Another thing I did when I missed Ed: I had sex with one of my coworkers named Jeremy. He had a concaved sternum and thin legs, but he smelled good and he always helped me run my food out to my tables, even when I didn’t ask.
Jeremy and I were closing together one night, and the last customer, a regular who sat at the bar sucking Diet Cokes, left. We moved to start stacking the chairs on the tables.
“You live around here?” he asked.
“Yes. Appletree Apartments?”
“No way,” he smiled, breathing heavy from lifting the chairs. “I live there, too.”
I invited him in that night because I was feeling sad, and I didn’t want to face all my untouched mounds of clay. Rebecca would be out late again, only the crash of her keys on the kitchen counter when she got home in the morning before she left for work.
“Mind if I smoke in here?” he asked.
I couldn’t remember if Rebecca was okay with smoking or not, so I just said sure. Jeremy pulled out a grinder and a bag of weed.
“Do you smoke?”
“No.” I used to, I almost added. Ed and I would get high and play Mario Kart for hours, tangled together on the floor under the television, laughing when we failed. Now I didn’t like how everything felt like it was too far away when I was high, like light and air were bugs crawling up on the ceiling.
“Man. That’s good because I spend a lot of money on weed. I started smoking it in high school. Wow,” he laughed, packing a bowl. He had a wart on one of his fingers. “High school was almost fifteen years ago for me now. I bet if I put all that money together, I would have something big. A boat or a house.”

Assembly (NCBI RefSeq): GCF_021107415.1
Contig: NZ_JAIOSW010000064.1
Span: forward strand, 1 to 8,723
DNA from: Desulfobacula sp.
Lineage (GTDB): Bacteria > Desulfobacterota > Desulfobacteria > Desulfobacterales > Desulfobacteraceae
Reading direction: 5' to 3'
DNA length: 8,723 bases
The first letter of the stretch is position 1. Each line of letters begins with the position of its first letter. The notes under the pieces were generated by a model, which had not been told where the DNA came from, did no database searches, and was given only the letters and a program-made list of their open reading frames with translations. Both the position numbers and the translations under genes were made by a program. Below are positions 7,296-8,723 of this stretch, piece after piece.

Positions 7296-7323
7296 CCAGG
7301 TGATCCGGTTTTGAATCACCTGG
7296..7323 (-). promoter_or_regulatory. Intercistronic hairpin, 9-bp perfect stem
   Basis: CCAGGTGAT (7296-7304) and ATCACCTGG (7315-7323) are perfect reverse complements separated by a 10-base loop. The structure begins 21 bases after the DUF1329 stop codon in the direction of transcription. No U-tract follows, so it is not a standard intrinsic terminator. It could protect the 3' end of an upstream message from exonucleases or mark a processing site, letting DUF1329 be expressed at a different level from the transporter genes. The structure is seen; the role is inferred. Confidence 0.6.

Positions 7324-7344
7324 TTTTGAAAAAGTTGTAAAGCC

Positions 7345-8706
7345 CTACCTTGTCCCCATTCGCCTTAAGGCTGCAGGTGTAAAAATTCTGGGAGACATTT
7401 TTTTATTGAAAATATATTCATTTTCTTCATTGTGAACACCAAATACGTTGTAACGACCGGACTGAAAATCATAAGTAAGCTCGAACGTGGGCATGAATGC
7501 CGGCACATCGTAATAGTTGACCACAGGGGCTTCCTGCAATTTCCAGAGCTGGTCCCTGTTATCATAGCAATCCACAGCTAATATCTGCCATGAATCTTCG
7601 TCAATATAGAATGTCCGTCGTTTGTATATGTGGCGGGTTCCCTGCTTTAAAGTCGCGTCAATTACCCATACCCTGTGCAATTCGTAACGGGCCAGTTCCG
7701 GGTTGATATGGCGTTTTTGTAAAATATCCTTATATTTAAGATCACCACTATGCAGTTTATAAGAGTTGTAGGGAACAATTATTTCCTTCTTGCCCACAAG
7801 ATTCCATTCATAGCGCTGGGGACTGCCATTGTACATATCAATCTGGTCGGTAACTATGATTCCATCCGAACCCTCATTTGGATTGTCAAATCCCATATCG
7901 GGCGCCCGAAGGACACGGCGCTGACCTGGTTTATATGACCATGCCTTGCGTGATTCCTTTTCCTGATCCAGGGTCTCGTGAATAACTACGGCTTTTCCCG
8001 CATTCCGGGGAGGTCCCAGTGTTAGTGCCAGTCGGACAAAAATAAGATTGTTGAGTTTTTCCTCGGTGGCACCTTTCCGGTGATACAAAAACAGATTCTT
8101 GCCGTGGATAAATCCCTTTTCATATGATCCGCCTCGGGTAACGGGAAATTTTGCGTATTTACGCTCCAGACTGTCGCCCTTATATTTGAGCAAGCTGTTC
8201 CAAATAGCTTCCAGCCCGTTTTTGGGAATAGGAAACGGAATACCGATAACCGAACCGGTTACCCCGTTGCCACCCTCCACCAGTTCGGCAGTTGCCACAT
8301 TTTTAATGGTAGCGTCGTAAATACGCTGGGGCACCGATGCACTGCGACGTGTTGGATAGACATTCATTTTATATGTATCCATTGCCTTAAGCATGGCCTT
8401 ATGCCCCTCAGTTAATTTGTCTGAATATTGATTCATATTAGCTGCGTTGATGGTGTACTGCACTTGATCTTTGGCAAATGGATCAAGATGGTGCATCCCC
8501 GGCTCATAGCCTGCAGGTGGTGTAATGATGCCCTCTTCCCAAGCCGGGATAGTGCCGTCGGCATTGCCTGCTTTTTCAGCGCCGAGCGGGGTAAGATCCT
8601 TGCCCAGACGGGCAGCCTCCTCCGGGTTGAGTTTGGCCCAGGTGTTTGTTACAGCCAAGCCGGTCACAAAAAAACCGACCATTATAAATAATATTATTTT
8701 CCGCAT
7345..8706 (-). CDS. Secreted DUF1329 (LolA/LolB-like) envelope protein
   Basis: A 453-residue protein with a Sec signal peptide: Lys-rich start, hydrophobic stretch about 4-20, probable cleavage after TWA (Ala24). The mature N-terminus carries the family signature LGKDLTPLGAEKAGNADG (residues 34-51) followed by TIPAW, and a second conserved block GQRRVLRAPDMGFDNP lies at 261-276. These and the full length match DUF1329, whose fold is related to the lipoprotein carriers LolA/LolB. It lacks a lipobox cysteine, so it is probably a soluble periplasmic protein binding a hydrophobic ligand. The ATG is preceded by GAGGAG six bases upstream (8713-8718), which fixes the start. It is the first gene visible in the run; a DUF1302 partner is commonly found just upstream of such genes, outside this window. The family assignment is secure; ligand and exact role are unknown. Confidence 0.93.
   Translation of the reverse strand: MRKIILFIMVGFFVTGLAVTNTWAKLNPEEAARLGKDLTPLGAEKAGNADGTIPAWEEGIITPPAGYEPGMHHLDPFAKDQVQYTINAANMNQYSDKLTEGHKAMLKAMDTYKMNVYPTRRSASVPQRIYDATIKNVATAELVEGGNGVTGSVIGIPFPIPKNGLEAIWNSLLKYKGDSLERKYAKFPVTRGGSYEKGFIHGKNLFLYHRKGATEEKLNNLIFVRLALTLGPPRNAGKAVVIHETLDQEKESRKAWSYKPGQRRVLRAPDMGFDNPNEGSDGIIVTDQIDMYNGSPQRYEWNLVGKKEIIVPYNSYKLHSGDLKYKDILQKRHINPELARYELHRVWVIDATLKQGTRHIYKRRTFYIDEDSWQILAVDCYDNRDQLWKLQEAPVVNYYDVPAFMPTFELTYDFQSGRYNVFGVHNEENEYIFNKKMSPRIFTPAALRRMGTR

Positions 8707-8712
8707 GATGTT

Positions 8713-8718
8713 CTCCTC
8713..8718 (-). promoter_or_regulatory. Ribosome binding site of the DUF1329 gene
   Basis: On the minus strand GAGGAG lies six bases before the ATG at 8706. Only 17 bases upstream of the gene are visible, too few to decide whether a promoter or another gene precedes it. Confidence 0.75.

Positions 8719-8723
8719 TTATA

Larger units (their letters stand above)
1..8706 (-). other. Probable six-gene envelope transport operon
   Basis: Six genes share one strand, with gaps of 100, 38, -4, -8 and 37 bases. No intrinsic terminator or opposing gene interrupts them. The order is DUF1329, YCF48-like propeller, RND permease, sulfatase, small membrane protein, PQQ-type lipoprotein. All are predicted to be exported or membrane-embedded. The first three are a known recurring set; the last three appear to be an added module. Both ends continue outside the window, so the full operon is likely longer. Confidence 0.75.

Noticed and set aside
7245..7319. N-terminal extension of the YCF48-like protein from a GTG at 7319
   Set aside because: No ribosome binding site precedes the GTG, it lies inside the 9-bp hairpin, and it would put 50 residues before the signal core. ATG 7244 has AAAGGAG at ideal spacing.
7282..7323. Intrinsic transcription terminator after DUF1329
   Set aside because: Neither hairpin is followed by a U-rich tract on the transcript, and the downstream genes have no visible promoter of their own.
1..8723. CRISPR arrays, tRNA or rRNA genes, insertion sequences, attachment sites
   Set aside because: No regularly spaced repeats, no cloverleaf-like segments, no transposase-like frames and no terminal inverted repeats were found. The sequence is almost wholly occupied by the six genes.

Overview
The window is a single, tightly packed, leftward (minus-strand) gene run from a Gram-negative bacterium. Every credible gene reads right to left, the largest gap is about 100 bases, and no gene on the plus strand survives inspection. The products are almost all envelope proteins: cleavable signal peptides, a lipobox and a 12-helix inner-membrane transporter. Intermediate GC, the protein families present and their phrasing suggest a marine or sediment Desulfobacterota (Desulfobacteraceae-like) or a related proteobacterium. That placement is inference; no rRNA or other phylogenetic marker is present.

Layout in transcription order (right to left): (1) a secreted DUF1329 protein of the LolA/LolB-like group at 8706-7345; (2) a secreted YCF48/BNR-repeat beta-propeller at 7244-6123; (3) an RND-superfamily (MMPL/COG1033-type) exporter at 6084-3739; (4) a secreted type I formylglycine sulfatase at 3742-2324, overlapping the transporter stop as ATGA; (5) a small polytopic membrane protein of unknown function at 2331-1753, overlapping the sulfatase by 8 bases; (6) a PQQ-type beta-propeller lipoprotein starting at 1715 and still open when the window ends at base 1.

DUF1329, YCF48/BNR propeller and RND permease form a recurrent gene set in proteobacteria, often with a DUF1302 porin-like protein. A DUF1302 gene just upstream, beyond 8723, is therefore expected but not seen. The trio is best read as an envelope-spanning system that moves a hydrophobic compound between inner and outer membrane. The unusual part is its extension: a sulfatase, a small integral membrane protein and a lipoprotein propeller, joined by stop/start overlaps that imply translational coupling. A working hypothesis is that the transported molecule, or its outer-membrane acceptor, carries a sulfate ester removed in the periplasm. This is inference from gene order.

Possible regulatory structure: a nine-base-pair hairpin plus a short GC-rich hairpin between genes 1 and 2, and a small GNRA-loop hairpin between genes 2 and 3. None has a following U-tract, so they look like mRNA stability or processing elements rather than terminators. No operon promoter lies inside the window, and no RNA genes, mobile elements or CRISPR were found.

“Maybe so.” I was sitting on the couch next to him and trying to look at the room as he might. Ed kept most of my things in the divorce, and I let him, so almost all the furniture in the apartment was Rebecca’s except for a coffee table I found at the Goodwill. It was cheap particle board, but it had these pretty Asian-looking golden flowers blooming on the legs. “But do you want a boat?”
He considered, holding the smoke in. “Sure,” he said, “who doesn’t want a boat?”
Sometimes while we had sex he kissed my wrists softly. He slept over a few times, but mostly he would pack up his work apron and his weed and head back to his place afterwards. I was pleased with this arrangement because it felt like I was doing something, that I was moving forward in some way. My sister threatened to come visit me often in our weekly phone calls, and if she ever actually did, at least I would have this to prove that I was trying.
Rebecca told me that Jeremy slept with basically everyone in the complex. It was a rare Sunday morning where we were both home, and I decided to make breakfast for her.
I was scrambling eggs when she told me. “Basically everyone?”
Her eyes were swollen, and she was holding up spoons that she froze every night for this purpose. Her robe was open a little, and I could almost see a nipple. It felt like I was back in college, cooking in the community kitchen with my roommate, Marcy, using pans with grease left over from the meals of strangers.